1. How much do you need to spend to run Google Ads?
  2. How many leads or sales can you expect based on that budget?

To answer the first question, we need to get an idea for how much each click is going to cost.

To do that, we’ll need to use Google’s Keyword Planner to do a little keyword research. This will give us an estimated cost per click for the keywords we’re interested in targeting.

Google’s Keyword Planner provides a “low range” and a “high range” for each keyword. In this example for a fence contractor operating in Los Angeles County, the keyword “fence companies near me” would cost $4.79 per click on the low end and $17.22 per click on the high end.

In this example, the estimated average cost per click (CPC) for this keyword would be $11 ( [$4.79 + $17.22] / 2). This isn’t the actual cost you’ll pay per click; this is just an estimate we’ll use to do some quick math.

Let’s also assume that other keywords being targeted in the same campaign will have a similar average CPC.

Every Google Ads Search campaign should really be getting at least 10 clicks per day, or 300 clicks per month, in order to get enough data from which to optimize.

Based on this assumption, this business would need to spend at least $110 per day ($11 x 10 clicks) in order to get those 10 clicks every day.

The equation is, 

Avg CPC x Clicks per Month = Minimum Monthly Ad Budget

In this example, if each click is $11 on average and this campaign is capturing 10 clicks every day for 30 days, then that would require a monthly ad budget of $3,300.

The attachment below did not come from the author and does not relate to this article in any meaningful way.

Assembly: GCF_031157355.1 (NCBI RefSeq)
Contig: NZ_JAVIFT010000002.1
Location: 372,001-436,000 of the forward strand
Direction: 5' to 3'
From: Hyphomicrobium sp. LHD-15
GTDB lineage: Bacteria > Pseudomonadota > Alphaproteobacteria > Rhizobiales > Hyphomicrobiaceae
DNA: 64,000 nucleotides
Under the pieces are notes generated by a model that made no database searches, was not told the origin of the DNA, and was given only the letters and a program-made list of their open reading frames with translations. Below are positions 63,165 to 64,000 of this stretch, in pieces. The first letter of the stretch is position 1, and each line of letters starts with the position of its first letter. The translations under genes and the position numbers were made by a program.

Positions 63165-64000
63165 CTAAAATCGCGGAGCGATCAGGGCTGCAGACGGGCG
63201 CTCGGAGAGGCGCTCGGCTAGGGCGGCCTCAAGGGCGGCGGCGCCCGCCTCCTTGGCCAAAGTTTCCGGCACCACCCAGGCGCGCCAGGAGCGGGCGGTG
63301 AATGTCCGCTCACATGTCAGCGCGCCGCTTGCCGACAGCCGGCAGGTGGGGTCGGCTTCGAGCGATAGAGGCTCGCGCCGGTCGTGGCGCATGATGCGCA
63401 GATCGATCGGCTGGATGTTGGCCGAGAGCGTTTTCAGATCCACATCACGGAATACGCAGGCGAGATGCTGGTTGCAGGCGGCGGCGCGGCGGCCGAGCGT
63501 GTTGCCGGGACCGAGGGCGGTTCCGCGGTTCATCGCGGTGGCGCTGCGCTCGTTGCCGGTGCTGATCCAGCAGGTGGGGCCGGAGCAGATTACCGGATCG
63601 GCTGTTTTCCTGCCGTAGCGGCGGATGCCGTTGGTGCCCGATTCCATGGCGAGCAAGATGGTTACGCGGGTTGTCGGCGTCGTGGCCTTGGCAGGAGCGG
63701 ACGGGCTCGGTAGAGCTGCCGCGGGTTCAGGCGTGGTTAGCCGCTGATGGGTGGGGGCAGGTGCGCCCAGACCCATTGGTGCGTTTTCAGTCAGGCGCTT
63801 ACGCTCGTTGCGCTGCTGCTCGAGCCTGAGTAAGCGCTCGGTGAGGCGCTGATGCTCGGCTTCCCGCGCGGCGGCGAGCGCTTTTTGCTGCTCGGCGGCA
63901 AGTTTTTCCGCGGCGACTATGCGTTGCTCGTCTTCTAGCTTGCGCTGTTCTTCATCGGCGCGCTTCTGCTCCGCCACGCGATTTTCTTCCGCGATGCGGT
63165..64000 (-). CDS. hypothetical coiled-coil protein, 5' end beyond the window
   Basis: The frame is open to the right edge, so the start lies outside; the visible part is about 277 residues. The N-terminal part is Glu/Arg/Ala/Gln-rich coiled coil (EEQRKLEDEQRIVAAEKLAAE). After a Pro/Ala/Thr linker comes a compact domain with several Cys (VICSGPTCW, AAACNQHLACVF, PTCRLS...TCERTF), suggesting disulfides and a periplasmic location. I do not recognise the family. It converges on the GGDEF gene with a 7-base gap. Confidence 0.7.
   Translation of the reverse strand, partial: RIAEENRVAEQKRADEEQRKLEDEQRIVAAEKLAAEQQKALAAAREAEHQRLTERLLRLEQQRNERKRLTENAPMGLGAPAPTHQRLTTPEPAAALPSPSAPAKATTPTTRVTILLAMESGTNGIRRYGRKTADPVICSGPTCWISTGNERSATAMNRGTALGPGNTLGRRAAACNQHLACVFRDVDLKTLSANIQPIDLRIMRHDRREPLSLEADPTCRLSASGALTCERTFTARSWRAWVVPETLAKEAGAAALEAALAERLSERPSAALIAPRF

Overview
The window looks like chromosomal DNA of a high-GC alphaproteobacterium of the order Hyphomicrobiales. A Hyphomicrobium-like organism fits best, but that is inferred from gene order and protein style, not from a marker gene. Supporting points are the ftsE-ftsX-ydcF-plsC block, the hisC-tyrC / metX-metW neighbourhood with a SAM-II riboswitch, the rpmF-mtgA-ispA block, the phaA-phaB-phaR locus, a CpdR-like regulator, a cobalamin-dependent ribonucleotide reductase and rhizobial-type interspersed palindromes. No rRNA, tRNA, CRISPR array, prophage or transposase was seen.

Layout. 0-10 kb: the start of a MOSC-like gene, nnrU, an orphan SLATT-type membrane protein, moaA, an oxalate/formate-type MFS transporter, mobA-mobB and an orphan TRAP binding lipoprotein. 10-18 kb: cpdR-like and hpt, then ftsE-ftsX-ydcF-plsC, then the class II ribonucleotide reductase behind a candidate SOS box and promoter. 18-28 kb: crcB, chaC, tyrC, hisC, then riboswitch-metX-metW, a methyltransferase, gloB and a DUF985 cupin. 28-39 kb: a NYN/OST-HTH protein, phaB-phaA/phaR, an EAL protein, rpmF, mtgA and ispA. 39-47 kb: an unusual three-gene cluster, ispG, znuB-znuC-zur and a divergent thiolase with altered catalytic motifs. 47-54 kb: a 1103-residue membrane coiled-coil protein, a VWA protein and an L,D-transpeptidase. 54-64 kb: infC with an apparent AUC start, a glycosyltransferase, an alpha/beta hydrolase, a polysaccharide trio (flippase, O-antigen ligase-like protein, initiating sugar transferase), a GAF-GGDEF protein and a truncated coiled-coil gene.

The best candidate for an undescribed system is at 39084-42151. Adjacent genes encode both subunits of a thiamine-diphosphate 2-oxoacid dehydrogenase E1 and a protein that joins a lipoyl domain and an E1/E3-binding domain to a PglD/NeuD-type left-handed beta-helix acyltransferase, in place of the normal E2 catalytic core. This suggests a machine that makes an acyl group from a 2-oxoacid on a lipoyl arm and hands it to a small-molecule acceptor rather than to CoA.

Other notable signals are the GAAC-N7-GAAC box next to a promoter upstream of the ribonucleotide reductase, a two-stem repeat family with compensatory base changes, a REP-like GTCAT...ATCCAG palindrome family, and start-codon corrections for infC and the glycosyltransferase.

$11 CPC x 300 Clicks = $3,300 Minimum Monthly Ad Budget

But how many leads or sales could you expect per month based on this monthly ad budget?

Let’s also assume that this business is using a landing page that is fairly well-optimized, and the conversion rate for that page is 8%.

The equation is, 

Clicks per Month x Conversion Rate = Estimated Number of Leads/Sales per Month

In this example, 

300 Clicks x 8% Conversion Rate = 24 Leads/Sales per Month

Note: If you aren’t currently using a landing page that could be applied to your Google Ads, then a good place to start when forecasting your Google Ads performance is to find out what your website’s conversion rate is, and use that number for this calculation. If your Google Analytics 4 (GA4) account is set up correctly, then that information should be available in your account.

Revenue per Visitor (Ecommerce)

Is your ecommerce business ready to run Google Ads?